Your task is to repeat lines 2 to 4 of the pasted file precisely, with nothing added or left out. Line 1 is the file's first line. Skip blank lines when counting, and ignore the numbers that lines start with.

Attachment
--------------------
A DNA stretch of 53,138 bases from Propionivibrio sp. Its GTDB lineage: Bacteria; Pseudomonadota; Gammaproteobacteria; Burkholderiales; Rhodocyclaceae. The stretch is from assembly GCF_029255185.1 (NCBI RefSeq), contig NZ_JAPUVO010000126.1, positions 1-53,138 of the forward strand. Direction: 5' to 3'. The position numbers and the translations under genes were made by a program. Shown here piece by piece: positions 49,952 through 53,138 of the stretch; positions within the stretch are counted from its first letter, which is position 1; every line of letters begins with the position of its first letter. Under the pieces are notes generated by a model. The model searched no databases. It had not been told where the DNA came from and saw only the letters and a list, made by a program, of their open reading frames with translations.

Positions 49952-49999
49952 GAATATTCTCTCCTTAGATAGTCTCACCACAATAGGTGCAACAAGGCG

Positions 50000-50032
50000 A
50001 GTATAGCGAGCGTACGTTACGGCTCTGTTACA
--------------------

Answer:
Positions 49952-49999
49952 GAATATTCTCTCCTTAGATAGTCTCACCACAATAGGTGCAACAAGGCG

Positions 50000-50032